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Perspective: What's the point in learning languages?

The Canadians — and Kelli the Batgirl, bottom right.
Photo courtesy of Kelli McGee Yugsi
The Canadians — and Kelli the Batgirl, bottom right.

When I was 11 years old, my older sister’s travel softball team hosted a tournament in Rock Island, Illinois, and a team from Canada drove down to play. For some reason, I got to be their Bat girl. I was starstruck. I even got to ride with these teens on their travel coach. I showed them to the grocery store. The girls bought boxes of ice cream and plastic spoons. I learned the Queen anthems “we will rock you” and “we are the champions.” They had me say different words like “house” and “about” and then cackled. I was puzzled and then laughed at their English accent. It had me daydreaming about life in far-away Canada.


Then came the road trips in the family van, which primed me for travel further afield. I minored in French, and studied in Paris. But I was too shy… My racquetball partner was Venezuelan, but I learned salsa instead of Spanish. I recall a couple Thai greetings used on a field trip to Thailand—sa wa dee ka!


But even as I was dazzled by the places, cultures, and languages, I was disappointed I hadn’t connected more deeply.


Then one lucky day, a Peace Corps recruiter waved a flyer at me. That was the ticket.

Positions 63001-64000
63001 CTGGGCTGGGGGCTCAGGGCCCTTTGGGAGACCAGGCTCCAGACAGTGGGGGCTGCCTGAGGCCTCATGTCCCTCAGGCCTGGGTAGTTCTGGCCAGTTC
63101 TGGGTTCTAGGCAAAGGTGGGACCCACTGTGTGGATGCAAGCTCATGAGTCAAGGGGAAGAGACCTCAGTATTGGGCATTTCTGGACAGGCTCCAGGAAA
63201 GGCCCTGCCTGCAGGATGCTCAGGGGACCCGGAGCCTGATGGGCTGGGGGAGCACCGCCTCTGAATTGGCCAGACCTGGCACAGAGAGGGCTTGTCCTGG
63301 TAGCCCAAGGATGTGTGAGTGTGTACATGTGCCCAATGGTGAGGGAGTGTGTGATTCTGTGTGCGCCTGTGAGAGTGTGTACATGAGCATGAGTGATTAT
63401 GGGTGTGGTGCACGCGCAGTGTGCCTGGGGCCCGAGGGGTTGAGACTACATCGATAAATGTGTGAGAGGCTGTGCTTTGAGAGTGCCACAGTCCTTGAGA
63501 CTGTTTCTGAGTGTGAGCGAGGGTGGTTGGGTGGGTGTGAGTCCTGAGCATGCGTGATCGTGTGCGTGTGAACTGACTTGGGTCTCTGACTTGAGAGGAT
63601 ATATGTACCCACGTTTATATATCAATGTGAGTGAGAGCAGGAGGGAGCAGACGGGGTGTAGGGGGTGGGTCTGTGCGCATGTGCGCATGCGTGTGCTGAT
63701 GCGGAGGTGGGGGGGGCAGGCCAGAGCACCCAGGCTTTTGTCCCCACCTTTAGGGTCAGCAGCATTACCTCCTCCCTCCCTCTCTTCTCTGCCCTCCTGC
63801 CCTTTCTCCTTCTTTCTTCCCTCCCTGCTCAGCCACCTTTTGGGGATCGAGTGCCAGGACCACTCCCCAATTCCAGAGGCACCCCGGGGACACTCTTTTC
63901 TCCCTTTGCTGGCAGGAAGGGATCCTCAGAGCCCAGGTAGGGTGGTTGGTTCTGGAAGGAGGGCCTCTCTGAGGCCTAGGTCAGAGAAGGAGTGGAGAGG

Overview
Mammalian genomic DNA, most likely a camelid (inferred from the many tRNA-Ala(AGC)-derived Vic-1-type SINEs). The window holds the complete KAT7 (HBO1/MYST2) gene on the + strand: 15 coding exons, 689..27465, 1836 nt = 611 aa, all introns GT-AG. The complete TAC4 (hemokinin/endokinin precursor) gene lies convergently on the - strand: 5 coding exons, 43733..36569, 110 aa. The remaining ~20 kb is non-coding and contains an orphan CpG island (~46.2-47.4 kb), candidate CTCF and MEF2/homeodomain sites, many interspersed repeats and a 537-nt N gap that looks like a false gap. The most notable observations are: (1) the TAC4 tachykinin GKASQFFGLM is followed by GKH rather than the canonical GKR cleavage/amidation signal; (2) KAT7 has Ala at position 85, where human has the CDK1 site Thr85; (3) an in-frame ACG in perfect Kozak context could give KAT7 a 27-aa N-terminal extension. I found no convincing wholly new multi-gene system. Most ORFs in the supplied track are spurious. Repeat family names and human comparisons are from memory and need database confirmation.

For two years, I learned Romanian as a Peace Corps volunteer in Moldova. Later on, I worked with a charity serving the homeless in eastern Ukraine, studying Russian. Now I’m taking on Spanish, to better understand my husband’s family from Ecuador.


Thanks to foreign language skills, I made friends. I could better understand the felt history of the places I went. I shared meals on the overnight trains, and hitchhiked. Language skills have afforded me a deeper understanding of the war in Ukraine. And I recall the words and sentiments of my Ecuadorian mother-in-law when we had her first grandchild and when she faced terminal cancer.


So, do you want to feel more deeply human and build bridges around the globe? Engage with culturally diverse people? Then, learn another language! It might just bend the needle towards peace on Earth.


I’m Kelli McGee Yugsi, and that’s my perspective.


Kelli is originally from Hillsdale, Illinois. She is a stay-at-home mom with children ages 4, 2, and 1, for whom she bakes a lot.